The CHILD THIEF
"Ancient magics combine with feral logic to culminate in Brom’s The Child Thief. A retelling of Peter Pan spanning America’s earliest, magically rich beginnings to today’s bare whispers of belief. Wickedly poetic, The Child Thief makes me want to believe." —Kim Harrison
"Brom has always been an artist who gave us nightmares fully realized, but with the CHILD THIEF, he paints in words. A wonderfully nasty Peter Pan reboot that stands on its own as a dark twisted adventure." —Christopher Golden
"A gruesome and darkly fantastical twist on a classic tale. Brom injescts pure horror into fantasy." —Holly Black
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In the dusk of that early autumn day the child thief peered out from the shadows and falling leaves to watch the children play. The children scaled the giant green turtle, slid down the bright yellow slide, laughed, yelled, teased and chased one another round and round. But the child thief wasn’t interested in these happy faces. He wasn’t looking to steal just any child. He was particular. He was looking for the sad face, the loner…a lost child. And the older the better, preferably a child of thirteen or fourteen, for older children were stronger, had better stamina, tended to stay alive longer.
The Lady of the Lake
Peter had said something about fairies, and pixies, and goblins. Of course Peter had said a lot of nutty things. Were these pixies? It really didn’t matter to Nick at the moment, he was more concerned with the way these creatures were looking at him, like he’d be good to eat.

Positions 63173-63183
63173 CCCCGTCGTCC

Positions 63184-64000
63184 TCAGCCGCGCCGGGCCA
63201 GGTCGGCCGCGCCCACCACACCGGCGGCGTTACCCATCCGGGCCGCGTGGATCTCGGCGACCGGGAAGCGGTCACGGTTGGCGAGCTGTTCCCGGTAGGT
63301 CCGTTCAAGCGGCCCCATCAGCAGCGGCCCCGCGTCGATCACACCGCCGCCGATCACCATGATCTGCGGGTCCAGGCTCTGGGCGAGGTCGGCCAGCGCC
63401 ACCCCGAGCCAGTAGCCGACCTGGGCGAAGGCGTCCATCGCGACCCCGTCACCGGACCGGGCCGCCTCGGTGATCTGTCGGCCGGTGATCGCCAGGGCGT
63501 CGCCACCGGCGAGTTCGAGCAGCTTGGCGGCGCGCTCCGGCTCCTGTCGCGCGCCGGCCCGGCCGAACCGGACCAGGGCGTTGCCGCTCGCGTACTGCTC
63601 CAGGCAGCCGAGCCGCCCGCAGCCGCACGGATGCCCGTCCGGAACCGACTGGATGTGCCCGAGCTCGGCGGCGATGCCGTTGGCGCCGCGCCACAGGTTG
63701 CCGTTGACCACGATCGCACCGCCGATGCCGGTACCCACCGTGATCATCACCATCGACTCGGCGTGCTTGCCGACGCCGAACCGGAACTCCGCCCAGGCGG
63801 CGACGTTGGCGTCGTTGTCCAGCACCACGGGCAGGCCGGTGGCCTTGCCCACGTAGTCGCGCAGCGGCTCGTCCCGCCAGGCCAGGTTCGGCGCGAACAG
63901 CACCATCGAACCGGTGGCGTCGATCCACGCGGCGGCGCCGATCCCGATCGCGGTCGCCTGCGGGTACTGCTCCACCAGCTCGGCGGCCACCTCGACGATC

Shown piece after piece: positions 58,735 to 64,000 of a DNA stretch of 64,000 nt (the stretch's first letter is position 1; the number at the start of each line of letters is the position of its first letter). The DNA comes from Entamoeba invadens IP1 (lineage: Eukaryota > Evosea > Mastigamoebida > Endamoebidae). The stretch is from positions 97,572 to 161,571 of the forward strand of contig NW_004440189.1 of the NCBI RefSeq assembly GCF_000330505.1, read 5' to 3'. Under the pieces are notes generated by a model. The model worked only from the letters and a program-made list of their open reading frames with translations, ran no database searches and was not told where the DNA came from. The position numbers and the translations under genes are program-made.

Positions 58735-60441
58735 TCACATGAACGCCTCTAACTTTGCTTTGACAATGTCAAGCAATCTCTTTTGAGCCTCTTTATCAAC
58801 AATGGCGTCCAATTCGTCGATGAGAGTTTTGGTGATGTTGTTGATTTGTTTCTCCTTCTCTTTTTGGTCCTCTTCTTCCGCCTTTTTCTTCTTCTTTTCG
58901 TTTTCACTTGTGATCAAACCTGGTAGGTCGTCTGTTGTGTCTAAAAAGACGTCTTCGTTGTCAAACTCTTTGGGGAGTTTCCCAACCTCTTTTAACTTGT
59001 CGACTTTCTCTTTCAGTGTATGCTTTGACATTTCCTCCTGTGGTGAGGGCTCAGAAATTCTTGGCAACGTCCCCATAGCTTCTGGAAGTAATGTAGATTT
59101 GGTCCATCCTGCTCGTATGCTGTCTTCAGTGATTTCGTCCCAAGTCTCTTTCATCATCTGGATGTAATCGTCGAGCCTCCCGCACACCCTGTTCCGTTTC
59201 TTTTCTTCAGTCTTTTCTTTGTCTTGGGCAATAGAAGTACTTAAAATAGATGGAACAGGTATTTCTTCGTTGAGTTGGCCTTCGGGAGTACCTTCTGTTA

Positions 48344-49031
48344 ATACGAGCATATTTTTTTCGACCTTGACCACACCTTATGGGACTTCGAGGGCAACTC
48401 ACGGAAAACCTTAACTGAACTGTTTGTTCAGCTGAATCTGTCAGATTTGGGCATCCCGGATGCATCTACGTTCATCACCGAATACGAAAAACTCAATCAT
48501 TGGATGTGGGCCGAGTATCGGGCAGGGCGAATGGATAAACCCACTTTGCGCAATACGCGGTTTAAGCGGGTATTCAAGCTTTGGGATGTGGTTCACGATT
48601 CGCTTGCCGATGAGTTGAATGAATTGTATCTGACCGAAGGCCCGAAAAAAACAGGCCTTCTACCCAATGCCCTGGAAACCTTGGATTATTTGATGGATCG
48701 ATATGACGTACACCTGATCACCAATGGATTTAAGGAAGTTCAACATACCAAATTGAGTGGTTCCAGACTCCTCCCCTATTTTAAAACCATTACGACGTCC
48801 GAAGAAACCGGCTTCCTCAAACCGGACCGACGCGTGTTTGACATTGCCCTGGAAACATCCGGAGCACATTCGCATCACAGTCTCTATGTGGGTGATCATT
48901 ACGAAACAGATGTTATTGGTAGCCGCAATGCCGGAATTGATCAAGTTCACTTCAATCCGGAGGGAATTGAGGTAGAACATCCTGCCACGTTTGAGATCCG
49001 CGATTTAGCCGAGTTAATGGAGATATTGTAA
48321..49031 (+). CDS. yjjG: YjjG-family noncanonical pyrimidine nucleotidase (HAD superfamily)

“Nick,” Peter said, his words quick and urgent. “No matter what you hear, no matter what you see, ignore them. Avoid their eyes. And whatever you do, don’t dare speak to them.” Peter glanced into the fog. “If you lose the path Nick, your bones will never leave the Mist.”
They closed in on him, dancing about with quick epileptic movements. They surrounded the cage and peered in with wild crazy golden eyes, eyes just like Peter’s. Nick now understood that the pointy-eared boy had tricked him so that these things could…could what? Nick glanced at the long knives, at their hungry eyes.
Ulfger walked the path through Devilwood without fear. He sensed the rare creature and when he did, he told it to be afraid and the beasts fled before him. “Dread me,” he whispered. “Dread my coming!”
Nick’s heart drummed in his chest. They were men, not monsters, and somehow seeing their humanity made them all the more ghastly. Some horrible disease had infested their very core. Their skin was scaly, shriveled and black like that of a burn victim, and their faces were distorted as though in great pain.
Like so many before me, I am fascinated by the tale of Peter Pan, the romantic idea of an endless childhood amongst the magical playground of Neverland. But, like so many, my mind’s image of Peter Pan had always been that of an endearing, puckish prankster, the undue influence of too many Disney films and peanut-butter commercials.
That is, until I read the original Peter Pan, not the watered-down version you’ll find in the children’s bookshops these days, but James Barrie’s original –and politically uncorrected—version, and then I began to see the dark undertones and to appreciate just what a wonderfully bloodthirsty, dangerous, and at times cruel character Peter Pan truly is.